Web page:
Arguing that there is good ventilation on beaches, Premier Alan Winde doesn’t believe the right balance has been achieved in saving lives and jobs in this instance.
PREMIER Alan Winde wants President Cyril Ramaphosa to reconsider his decision to close Garden Route beaches for the entire festive season, fearing the loss of jobs and the devastating effect it would have on the district’s economy.
Announcing further lockdown Level 1 restrictions last night, Ramaphosa said one of the greatest challenges is the huge number of people flocking to beaches. The beaches and public parks of the Western Cape, with the exception of the Garden Route, will remain open to the public over the festive season.
Arguing that there is good ventilation on beaches, and provided proper steps are taken to ensure health and safety guidelines are followed, Winde doesn’t believe the right balance has been achieved in saving lives and jobs.
Winde also intends to enquire why sales at wine farms have been limited to Saturdays on weekends, believing it makes no sense excluding Sundays, as wine tourism is highly dependent on weekend revenue.
“We welcome the differentiated approach adopted by the President, but the decision to close Garden Route beaches for the entire festive season will deal a devastating blow to our economy and needs to be reconsidered,” Winde said in a statement on Tuesday.
’’My top priority in the numerous consultations with the national government has been to ensure that we get the balance right between rolling back this resurgence and saving lives, while keeping the economy as open as possible, also saving livelihoods.
’’It is important to always remember that jobs are not just nice-to-haves that can just be sacrificed at the drop of a hat. They are the difference between putting food on the table, and starving, for many people in our province and country.
’’And when people lose their jobs, a second pandemic of hunger, poverty and inequality starts to also gain momentum.
’’At the same time, we can’t sit back and do nothing in response to a pandemic that is costing the lives of our grandparents and parents, brothers and sisters, aunts and uncles. We have to protect our health system and save lives, because every life matters.
’’That is why we have opposed blunt instruments such as lockdowns and argued instead for a differentiated approach, underpinned by science and evidence. It is also why we have invested in our health system so that it functions properly, providing the best public healthcare in the country.
’’In an unprecedented crisis such as the one we are facing, it is important that we strive to get this balance right.
’’I therefore welcome that President Ramaphosa pursued a differentiated approach when responding to the second wave, avoiding a blunt lockdown. I also welcome that he considered the detailed plans and submissions that our government provided to him.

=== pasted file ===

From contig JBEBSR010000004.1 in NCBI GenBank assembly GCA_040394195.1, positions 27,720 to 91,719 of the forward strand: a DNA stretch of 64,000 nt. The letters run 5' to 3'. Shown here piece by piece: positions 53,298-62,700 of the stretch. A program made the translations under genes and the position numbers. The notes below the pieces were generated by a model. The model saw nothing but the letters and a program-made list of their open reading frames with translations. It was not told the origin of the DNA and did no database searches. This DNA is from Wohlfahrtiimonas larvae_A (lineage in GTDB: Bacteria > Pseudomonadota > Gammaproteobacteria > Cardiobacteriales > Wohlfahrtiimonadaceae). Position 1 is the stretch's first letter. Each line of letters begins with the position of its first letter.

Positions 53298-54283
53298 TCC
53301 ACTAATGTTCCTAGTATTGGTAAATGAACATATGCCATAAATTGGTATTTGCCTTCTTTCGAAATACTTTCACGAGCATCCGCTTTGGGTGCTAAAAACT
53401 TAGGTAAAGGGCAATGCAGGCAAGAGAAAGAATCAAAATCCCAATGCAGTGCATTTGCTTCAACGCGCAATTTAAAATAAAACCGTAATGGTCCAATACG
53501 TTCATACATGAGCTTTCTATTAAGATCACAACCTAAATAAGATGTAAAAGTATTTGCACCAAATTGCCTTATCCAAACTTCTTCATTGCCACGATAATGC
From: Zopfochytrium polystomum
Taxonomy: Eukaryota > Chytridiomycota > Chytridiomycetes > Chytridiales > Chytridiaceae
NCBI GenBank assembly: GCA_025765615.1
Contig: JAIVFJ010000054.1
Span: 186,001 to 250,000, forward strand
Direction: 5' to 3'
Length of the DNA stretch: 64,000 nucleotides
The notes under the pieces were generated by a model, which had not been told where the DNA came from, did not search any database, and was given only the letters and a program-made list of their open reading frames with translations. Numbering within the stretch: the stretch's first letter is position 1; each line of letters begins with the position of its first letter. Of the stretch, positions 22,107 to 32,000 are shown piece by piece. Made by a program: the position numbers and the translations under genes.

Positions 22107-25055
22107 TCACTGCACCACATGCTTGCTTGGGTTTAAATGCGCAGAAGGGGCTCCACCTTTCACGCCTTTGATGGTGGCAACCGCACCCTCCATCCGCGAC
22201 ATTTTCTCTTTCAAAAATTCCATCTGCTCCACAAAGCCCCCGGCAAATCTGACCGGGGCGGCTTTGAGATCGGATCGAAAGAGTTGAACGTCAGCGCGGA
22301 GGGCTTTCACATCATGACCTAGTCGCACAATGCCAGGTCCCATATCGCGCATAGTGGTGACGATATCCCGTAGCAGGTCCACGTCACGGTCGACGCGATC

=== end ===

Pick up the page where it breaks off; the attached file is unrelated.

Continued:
’’These submitted plans included a request for the number of people being permitted to gather being reduced, given the clear scientific evidence in support of it, the increased enforcement of existing level 1 regulations and the introduction of consequences.
’’This is important to affect the behaviour change needed that will slow the spread, without resulting in job losses, and we welcome that it was adopted.
’’Our submissions also included making an exception for tastings and sales at wine farms over the weekend, as this is critical to the survival of the wine tourism economy which employs thousands of people in our rural communities.
’’In the President’s address last night this was announced, but we are concerned that the regulations issued subsequently now limit the sale to Saturdays only.
’’This doesn’t make any sense, as there is no difference between a Saturday and Sunday for this industry, and this limitation will undermine wine tourism which is highly dependent on weekends.
’’We will be following up immediately to understand why this change was introduced in the regulations.
’’While I also welcome that a differentiated approach was adopted for most of the Western Cape’s beaches, the decision to close the Garden Route’s beaches for the entire festive season will deal a devastating blow to that district’s economy which is highly reliant on tourism for survival. This will result in major job losses and is of great concern to me.
’’Our position, as presented during consultations, remains that beaches in the Western Cape should remain open, provided proper steps can be taken to ensure health and safety guidelines are followed so that those who attend are safe.
’’This is especially because they are outdoors where there is good ventilation – precisely the places we have been advising our residents to visit this festive season.
’’We will therefore be making further submissions to the National Government as we don’t believe the right balance has been achieved in this case and this intervention needs to be reconsidered.
’’The Western Cape government will also continue to work with the private sector and health professionals in monitoring the impact of all these additional restrictions, and when there is an opportunity to motivate for changes to them, we will continue to engage with the President and national ministers. We especially believe that restrictions should be reviewed regularly so that they can be removed as soon as possible.
’’In the meantime, we must all remember that the best defence we have against Covid-19, and the most effective tool we have to save both lives and livelihoods, is our own behaviour.
’’If we all take action right now and change the way we live for the rest of the festive season, we can prevent many infections, protect our healthcare system, save lives and keep our economy open. We can’t afford any more restrictions.
’’This must be our priority right now. I know that we can do it if we all rally together to keep the Western Cape safe, open and moving forward.’’